Thursday, July 8, 2010 (Last Updated: 07/09/2010)
THURSDAY, July 8 (HealthDay News) -- The use of fish oil supplementation may be associated with a lower risk of certain breast cancers, according to research published in the July issue of Cancer Epidemiology, Biomarkers & Prevention.
Theodore M. Brasky, Ph.D., of the Fred Hutchinson Cancer Research Center in Seattle, and colleagues analyzed data from 35,016 postmenopausal women, aged 50 to 76 years. The women were free of history of breast cancer at baseline. Participants disclosed their use of nonvitamin, nonmineral "specialty" supplements at baseline, and were followed for incident invasive breast cancer diagnoses -- obtained from the Surveillance, Epidemiology, and End Results registry -- for a mean six years.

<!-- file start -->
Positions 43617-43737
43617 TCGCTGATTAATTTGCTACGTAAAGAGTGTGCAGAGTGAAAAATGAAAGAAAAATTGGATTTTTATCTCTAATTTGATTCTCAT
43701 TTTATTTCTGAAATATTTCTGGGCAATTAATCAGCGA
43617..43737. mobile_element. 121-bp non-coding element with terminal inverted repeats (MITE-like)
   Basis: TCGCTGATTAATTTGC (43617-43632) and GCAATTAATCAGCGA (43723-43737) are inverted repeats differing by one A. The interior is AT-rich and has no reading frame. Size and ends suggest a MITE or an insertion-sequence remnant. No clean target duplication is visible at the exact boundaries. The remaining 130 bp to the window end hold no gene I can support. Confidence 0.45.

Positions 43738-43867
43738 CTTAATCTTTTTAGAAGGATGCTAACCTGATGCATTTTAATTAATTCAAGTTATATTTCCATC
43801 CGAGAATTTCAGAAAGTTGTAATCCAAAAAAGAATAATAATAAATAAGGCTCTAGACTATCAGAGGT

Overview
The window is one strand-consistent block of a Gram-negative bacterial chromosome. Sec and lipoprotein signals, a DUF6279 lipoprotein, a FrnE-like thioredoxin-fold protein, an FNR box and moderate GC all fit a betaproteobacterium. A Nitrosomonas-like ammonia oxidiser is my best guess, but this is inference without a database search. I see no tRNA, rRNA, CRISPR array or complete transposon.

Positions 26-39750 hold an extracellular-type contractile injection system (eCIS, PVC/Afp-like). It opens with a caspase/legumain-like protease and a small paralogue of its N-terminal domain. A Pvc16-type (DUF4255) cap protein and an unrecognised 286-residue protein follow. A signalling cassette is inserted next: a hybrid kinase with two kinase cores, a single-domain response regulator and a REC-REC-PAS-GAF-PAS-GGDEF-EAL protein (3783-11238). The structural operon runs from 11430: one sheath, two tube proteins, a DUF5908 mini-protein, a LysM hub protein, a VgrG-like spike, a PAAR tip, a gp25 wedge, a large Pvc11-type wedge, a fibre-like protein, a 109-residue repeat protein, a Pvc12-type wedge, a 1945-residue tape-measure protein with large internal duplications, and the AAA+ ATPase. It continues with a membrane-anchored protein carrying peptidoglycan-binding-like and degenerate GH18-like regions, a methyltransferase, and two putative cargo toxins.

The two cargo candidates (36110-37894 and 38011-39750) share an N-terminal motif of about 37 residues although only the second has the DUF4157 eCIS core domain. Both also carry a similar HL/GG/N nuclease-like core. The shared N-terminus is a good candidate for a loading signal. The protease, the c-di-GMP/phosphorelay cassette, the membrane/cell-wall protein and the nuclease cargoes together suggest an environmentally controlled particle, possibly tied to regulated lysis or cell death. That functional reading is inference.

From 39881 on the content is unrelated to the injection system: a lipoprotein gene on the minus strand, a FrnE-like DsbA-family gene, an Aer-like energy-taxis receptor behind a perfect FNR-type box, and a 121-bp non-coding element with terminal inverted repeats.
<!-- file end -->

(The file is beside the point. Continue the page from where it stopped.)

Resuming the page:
The researchers found that current use of fish oil was associated with a lower risk of breast cancer (hazard ratio, 0.68). Participants' 10-year average use was linked to a trend toward reduced risk. The decreased risk with current fish oil usage was seen in ductal carcinoma but not lobular carcinoma. Supplements not associated with risk included black cohosh, dong quai, soy, St. John's wort, and grapeseed.
"Our finding of a reduced risk of breast cancer with use of fish oil warrants further study of this agent, focused particularly on timing of exposure and dose, as well as on mechanisms of action that might explain differences by tumor stage or histologic type. Until these results are replicated, fish oil supplements should not be promoted for reduction of breast cancer risk," the authors conclude.
Hematology & Oncology
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